Investors Keeping an eye on Oil and the Strength of the Economy


U.S. equities climbed another 1.4 percent last week, rising each day of the holiday shortened week. The S&P 500 has now gained 3.4 percent since the election. At the sector level, last week’s rise was once again in character with the nature of the rally since the election. Materials and industrials led the way, followed closely by energy and consumer discretionary stocks. Notably, however, the interest rate sensitive groups also fared well, on the leveling off of the surge in bond yields. Telecom, utilities, staples and REITs all enjoyed a strong rebound from their earlier weakness. In fact, only healthcare stocks failed to rise last week, suffering only a fractional loss, however.

Increased Pressure in the Bond Market Looms


Since the U. S. presidential election, the S&P 500 is higher by 2 percent. And, understandably, there has been a lot of focus on the sector winners and losers and the impact of policy under a new administration. But the real story has taken place in the bond market. The yield on the ten-year Treasury note is higher by 50 basis points after climbing another 20 last week. At 2.35 percent, the yield is the highest since July, 2015. That move equates to a price decline in excess of 4 percent in just seven trading days.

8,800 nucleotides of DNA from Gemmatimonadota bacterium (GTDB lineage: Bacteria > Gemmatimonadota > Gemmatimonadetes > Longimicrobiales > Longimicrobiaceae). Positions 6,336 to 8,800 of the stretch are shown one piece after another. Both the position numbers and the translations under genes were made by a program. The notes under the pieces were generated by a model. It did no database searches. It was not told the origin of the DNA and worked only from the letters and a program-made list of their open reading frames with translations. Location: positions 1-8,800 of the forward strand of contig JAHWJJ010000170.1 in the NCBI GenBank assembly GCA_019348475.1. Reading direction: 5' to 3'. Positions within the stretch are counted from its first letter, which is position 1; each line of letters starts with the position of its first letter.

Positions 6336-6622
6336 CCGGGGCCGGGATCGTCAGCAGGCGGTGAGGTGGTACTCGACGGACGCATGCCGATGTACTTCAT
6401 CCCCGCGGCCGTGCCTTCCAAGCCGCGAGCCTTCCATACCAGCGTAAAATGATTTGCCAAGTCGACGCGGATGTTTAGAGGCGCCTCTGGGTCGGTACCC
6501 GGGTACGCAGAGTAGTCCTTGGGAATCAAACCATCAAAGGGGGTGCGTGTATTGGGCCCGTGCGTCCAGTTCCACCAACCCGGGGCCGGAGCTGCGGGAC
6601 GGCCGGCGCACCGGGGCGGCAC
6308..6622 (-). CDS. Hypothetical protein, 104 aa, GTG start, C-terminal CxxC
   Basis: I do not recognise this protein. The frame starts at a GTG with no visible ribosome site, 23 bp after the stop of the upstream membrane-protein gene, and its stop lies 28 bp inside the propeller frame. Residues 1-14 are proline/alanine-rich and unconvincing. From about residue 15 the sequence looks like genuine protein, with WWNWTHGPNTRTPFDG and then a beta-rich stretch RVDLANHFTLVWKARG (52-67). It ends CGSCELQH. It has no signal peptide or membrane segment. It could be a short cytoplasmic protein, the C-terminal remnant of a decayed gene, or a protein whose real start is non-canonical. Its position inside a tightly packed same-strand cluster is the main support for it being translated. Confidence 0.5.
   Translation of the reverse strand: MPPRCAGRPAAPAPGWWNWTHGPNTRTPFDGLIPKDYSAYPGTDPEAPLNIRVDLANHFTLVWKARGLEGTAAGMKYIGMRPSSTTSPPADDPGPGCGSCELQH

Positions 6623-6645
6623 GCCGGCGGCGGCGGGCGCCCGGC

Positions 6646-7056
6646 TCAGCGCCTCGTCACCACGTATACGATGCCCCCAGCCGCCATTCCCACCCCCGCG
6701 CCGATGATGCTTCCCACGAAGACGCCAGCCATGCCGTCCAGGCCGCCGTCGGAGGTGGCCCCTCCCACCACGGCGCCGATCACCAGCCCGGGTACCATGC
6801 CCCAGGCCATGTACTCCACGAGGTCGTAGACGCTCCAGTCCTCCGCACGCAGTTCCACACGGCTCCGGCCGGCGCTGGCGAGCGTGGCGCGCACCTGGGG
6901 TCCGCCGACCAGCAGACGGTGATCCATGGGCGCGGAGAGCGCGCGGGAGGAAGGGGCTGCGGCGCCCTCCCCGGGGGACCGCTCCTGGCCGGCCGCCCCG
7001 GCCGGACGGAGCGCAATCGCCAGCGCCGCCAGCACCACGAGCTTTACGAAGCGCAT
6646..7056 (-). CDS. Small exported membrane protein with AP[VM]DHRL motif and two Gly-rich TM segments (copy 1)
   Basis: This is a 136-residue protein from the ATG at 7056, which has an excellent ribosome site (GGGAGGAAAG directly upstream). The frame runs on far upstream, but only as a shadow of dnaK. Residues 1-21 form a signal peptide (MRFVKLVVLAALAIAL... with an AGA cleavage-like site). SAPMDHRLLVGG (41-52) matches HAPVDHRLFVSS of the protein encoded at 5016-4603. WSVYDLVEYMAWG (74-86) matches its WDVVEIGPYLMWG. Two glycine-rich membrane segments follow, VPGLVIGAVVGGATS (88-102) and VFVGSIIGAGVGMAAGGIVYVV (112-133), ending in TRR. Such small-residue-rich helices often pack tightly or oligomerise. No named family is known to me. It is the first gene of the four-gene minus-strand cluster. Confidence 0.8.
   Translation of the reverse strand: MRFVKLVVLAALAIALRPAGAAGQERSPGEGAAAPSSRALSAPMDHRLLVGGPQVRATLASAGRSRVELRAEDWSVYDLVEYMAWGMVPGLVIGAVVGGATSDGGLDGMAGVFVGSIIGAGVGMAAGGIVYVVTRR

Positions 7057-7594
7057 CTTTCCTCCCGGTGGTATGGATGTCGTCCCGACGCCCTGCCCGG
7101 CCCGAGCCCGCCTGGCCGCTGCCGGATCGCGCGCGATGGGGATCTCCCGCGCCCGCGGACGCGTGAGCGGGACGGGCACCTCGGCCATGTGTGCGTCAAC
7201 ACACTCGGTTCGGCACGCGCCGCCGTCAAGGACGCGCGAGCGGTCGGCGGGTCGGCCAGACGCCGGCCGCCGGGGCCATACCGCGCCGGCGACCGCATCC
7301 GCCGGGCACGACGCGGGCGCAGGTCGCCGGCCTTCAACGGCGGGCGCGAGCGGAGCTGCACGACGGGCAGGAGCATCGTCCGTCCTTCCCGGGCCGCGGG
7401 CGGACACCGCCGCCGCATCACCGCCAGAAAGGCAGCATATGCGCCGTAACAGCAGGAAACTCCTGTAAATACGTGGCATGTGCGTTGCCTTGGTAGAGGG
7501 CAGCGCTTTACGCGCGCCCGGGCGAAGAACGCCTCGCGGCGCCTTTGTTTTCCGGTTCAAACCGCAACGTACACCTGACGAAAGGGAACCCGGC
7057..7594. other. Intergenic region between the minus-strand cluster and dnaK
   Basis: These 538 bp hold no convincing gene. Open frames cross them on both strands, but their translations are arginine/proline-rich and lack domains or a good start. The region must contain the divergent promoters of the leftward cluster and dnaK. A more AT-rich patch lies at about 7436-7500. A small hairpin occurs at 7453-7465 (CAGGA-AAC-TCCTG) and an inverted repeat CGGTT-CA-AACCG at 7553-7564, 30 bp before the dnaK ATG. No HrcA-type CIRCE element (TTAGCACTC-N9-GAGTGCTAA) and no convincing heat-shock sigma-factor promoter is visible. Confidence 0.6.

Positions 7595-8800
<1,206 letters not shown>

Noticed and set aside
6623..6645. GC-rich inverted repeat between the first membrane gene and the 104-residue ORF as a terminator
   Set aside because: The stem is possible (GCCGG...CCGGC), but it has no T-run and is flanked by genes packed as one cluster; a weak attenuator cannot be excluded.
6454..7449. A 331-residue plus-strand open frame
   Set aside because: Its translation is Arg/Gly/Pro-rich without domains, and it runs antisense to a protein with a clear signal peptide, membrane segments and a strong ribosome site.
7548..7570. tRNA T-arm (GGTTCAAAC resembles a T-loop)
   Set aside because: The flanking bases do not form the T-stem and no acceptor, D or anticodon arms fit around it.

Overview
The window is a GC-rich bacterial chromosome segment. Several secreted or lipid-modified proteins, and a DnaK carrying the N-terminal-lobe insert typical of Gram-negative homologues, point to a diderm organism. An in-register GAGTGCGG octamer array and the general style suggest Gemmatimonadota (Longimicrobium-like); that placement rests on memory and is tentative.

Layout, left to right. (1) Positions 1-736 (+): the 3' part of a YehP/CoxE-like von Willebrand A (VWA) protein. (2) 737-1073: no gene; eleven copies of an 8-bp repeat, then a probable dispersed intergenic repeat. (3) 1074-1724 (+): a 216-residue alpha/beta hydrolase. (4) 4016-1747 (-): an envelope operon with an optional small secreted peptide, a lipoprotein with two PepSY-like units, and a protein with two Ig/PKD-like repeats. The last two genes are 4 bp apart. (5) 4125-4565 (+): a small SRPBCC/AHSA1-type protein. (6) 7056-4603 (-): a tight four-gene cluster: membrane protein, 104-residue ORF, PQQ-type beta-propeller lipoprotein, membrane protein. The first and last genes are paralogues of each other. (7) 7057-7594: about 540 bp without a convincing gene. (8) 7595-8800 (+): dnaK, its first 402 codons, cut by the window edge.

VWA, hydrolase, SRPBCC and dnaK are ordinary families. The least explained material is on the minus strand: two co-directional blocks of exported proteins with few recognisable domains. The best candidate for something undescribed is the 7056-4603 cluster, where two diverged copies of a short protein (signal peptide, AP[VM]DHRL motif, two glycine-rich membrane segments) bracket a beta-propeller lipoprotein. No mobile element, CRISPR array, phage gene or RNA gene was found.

Markets Soar on the Election Outcome: How Long can it Last?

The market reaction to the U.S. presidential election has been swift and telling. In the three days since, the S&P 500 has climbed 1.2 percent, but it is the reaction at the sector level that tells the story of what investors expect from a Trump administration. Financial stocks have soared 8.4 percent, while the KBW banking index has climbed a stunning 10 percent in anticipation of a less onerous regulatory environment and higher interest rates. Industrial stocks have climbed 4.9 percent due to expectations of increased spending on infrastructure and defense, and healthcare has added 3.1 percent on the diminished likelihood of drug price controls.

Post-Election Q&A with David Joy and Russell Price

Ameriprise Financial Chief Market Strategist David Joy and Senior Economist Russell Price respond to questions and provide perspective on what the results of Tuesday’s U.S. election may mean for markets and the economy.

On the Brink of a Historic Election: What Could it Mean for Markets?


It seems almost superfluous to write anything about markets before knowing the election results, presumably on Tuesday evening. Nine straight days of lower equity prices in the U.S., for the first time since 1980, attest to the anxiety investors are experiencing as the day of reckoning finally arrives. During that time the S&P 500 is down 3.1 percent, and while no sector is higher, the worst of the selling has been concentrated in healthcare, consumer discretionary and energy stocks.